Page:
Zelenko Protocol for COVID-19 Review

This review aims to provide an updated perspective based on recent emerging evidence that is related to this zelenko protocol.

The original Zelenko protocol consists of zinc, low-dose hydroxychloroquine and azithromycin (Zithromax). Based on rapidly emerging clinical trials evidence of ivermectin, an anti-parasitic medicine, has highly potent real-world, anti-viral and anti-inflammatory properties against COVID-19 virus, Dr Zelenko has also included ivermectin as part of his prevention and treatment protocols.

zelenko protocol

Zelenko COVID-19 Prophylaxis Protocol

The Zelenko prophylaxis protocol is sub-divided into:
  1. Prevention Protocol for Low and Moderate Risk Patients
  2. Prevention Protocol for High Risk Patients
Prophylaxis is an action taken to prevent or protect against a specified disease. Greek in origin, from the word "phylax", meaning "to guard" and "watching." 
  
Low Risk Patients 

Young healthy people do not need prophylaxis against COVID-19. In young and healthy people, this infection causes mild cold-like symptoms. It is advantageous for these patients to be exposed to Covid-19, build up their antibodies and have their immune system clear the virus. This will facilitate the development of herd immunity and help prevent future Covid-19 pandemics. However, if these patients desire prophylaxis against Covid-19, then they should take the protocol noted below. 

Moderate Risk Patients 

Patients from this category are healthy but have high potential viral-load exposure. This group includes medical personnel, caregivers of high-risk patients, people who use public transportation, first responders and other essential personnel who are crucial to the continued functioning of society. These patients should be encouraged to take prophylaxis against Covid-19 in accordance with the protocol noted below. 

High Risk Patients 

Patients are considered high risk if they are over the age of 45, or if they are younger than 45 but they have co-morbidities, that is, they have other health conditions that put them at risk. These patients have between a 5 to 10% mortality rate if they are infected with COVID-19. These patients should be strongly encouraged to take prophylaxis against Covid-19 in accordance with the protocol noted below.

Protocol for Low and Moderate Risk Patients: 

Elemental Zinc 25mg 1 time a day (PubMed(Amazon)
Vitamin D3 5000 iu 1 time a day (vdnmeta.com) (Amazon)
Vitamin C 250 - 500 mg 1 time a day (PubMed(Amazon)

Quercetin 250 mg 1 time a day until a safe and efficacious vaccine becomes available (J. Agric. Food Chem. 2014(Amazon)

If Quercetin is unavailable, then use Epigallocatechin-gallate (EGCG) 200mg 1 time a day (J. Agric. Food Chem. 2014


Protocol for High Risk Patients:
Zelenko vs FLCCC I-MASK+ protocol for prevention

In addition to what is recommended by the zelenko protocol, the FLCCC I-MASK+ prevention protocol includes mouthwash, melatonin and ivermectin as part of the prevention protocol. However, the I-MASK+ prevention protocol does not categorise the patients into low risk or high risk and does not include hydroxychloroquine. For the zelenko protocol, hydroxychloroquine is only recommended for those in high risk category.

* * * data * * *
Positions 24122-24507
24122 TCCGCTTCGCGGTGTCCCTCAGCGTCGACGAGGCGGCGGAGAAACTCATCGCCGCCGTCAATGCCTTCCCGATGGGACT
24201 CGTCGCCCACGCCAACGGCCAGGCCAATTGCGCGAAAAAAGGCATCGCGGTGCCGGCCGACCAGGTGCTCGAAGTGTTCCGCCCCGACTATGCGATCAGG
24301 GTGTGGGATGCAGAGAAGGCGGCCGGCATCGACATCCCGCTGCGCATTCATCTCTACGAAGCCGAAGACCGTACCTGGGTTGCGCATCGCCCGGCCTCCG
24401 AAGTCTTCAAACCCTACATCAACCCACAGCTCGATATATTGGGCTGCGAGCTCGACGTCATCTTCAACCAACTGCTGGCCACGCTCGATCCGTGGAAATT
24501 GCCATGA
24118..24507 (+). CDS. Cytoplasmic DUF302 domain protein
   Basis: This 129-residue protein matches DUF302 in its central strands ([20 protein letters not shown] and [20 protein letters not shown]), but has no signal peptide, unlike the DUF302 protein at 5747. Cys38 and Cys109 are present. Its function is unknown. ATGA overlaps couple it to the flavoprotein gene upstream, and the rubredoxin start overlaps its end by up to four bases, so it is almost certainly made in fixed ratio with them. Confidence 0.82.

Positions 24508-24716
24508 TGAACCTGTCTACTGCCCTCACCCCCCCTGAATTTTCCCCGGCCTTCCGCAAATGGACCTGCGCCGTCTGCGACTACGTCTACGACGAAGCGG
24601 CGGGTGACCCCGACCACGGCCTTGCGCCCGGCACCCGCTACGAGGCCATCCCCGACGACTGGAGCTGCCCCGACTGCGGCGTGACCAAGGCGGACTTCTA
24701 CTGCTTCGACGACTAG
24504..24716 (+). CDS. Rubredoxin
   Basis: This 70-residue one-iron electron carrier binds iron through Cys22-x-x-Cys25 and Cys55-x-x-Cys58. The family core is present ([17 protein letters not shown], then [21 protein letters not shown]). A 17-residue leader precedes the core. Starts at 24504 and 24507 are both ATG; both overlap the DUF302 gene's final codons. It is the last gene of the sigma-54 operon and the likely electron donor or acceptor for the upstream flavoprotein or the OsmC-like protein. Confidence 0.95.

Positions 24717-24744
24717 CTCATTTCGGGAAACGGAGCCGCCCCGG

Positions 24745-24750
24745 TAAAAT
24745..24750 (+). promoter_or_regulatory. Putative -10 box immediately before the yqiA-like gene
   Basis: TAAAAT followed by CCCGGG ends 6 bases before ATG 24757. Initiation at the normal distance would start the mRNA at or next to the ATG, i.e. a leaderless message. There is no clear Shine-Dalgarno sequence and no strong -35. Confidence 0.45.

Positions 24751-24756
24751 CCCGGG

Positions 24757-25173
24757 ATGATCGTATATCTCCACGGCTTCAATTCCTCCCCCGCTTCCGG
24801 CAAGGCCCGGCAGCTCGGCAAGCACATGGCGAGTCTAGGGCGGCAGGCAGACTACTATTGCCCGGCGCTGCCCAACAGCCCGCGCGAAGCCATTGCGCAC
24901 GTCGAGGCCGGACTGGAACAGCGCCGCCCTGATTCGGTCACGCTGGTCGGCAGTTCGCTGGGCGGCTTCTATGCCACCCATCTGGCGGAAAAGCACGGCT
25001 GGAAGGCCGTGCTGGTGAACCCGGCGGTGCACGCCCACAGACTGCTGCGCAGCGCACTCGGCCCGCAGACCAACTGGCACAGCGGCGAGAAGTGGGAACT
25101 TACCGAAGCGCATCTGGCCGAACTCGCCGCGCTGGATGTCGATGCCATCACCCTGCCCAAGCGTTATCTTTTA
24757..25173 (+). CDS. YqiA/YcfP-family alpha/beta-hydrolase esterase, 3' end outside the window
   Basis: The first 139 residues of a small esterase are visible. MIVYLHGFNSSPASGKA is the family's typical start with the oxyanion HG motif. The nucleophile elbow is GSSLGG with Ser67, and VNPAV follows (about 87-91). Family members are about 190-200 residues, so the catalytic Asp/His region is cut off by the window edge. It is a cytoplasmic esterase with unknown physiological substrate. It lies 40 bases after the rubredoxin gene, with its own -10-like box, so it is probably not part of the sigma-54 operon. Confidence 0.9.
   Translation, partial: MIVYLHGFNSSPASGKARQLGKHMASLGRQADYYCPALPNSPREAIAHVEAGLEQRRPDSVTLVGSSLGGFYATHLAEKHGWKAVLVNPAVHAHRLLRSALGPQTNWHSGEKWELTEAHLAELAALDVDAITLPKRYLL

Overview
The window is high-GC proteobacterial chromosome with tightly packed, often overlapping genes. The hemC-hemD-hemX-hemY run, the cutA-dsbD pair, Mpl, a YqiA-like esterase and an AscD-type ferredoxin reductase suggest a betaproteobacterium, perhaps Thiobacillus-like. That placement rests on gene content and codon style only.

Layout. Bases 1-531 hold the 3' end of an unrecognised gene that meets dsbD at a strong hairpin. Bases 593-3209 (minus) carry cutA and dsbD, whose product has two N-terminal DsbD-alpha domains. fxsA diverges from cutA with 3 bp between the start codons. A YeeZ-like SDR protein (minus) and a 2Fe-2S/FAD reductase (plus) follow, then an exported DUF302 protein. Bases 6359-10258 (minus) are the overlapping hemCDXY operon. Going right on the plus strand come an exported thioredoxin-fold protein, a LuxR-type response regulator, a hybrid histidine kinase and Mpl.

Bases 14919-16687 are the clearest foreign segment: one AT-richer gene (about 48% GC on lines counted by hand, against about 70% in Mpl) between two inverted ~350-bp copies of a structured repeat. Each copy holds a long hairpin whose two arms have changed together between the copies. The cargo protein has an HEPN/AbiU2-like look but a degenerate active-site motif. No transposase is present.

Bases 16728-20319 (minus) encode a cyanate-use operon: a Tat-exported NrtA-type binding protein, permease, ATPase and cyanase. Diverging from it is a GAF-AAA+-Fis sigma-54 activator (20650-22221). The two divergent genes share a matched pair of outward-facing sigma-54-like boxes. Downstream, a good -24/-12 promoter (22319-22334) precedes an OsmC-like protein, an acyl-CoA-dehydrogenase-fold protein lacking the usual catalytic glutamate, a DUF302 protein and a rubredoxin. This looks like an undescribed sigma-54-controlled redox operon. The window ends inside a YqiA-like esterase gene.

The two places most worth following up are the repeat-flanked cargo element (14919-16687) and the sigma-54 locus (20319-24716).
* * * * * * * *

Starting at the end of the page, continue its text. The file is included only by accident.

Zelenko Protocol - Treatment Plan for Patients with COVID-19 symptoms

Fundamental Principles (Dr Zelenko Protocol When to Start)

Treat patients based on clinical suspicion as soon as possible, preferably within the first 5 days of symptoms. Perform PCR testing, but do not withhold treatment pending results.

Patient Categories

Low risk patient - Younger than 45, no co-morbidities, and clinically stable
High risk patient - Older than 45, younger than 45 with co-morbidities, or clinically unstable

Treatment Options

Low risk patients - over the counter options:


1. Elemental Zinc 50mg 1 time a day for 7 days (PubMed) (Amazon)

2.1. Quercetin 500mg 2 times a day for 7 days (PubMed) (AmazonOR

2.2. Epigallocatechin-gallate (EGCG) 400mg 1 time a day for 7 days (J. Agric. Food Chem. 2014)

3. Vitamin C 1000mg 1 time a day for 7 days (Amazon)
4. Vitamin D3 5000iu 1 time a day for 7 days (Amazon)


Moderate / High risk patients


Hydroxychloroquine (HCQ) 200mg 2 times a day for 5-7 days (ScienceDirect)


and/or

Ivermectin 0.4-0.5mg/kg/day for 5-7 days (ivmmeta.com). (Find a Doctor)

Either or both HCQ and IVM can be used, and if one only, the second agent may be added after about 2 days of treatment if obvious recovery has not yet been observed etc.

If HCQ is not available, Quercetin 500mg 3 times a day for 7 days OR EGCG 400mg 2 times a day for 7 days


In combination with the above (AND):


1. Elemental Zinc 50 - 100 mg 1 time a day for 7 days (Amazon)

2. Hydroxychloroquine (HCQ) 200mg 2 times a day for 7 days  (Find a Doctor)

3. Azithromycin 500mg 1 time a day for 5 days OR Doxycycline 100mg 2 times a day for 7 days

4. Vitamin C 1000 mg 1 time a day for 7 days (Amazon)

5. Vitamin D3 10,000 IU 1 time a day for 7 days (Amazon)


Both protocols can be viewed from his website.

Note on Zinc supplements: 
  • How much zinc you should take per day depends on the type and forms of zinc, as each supplement contains a different amount of 'elemental zinc'. The percentage of elemental zinc varies by form. 
  • For example, approximately 23% of zinc sulfate consists of elemental zinc; thus, 220 mg of zinc sulfate contains 50 mg of elemental zinc (Ref). Zinc picolinate (20% of elemental zinc), zinc ascorbate (15%), zinc chloride (48%), zinc carbonate (52%), zinc citrate (31%), zinc bisglycinate (25%) (Ref) and zinc gluconate (14%) and zinc oxide (80%) (Ref).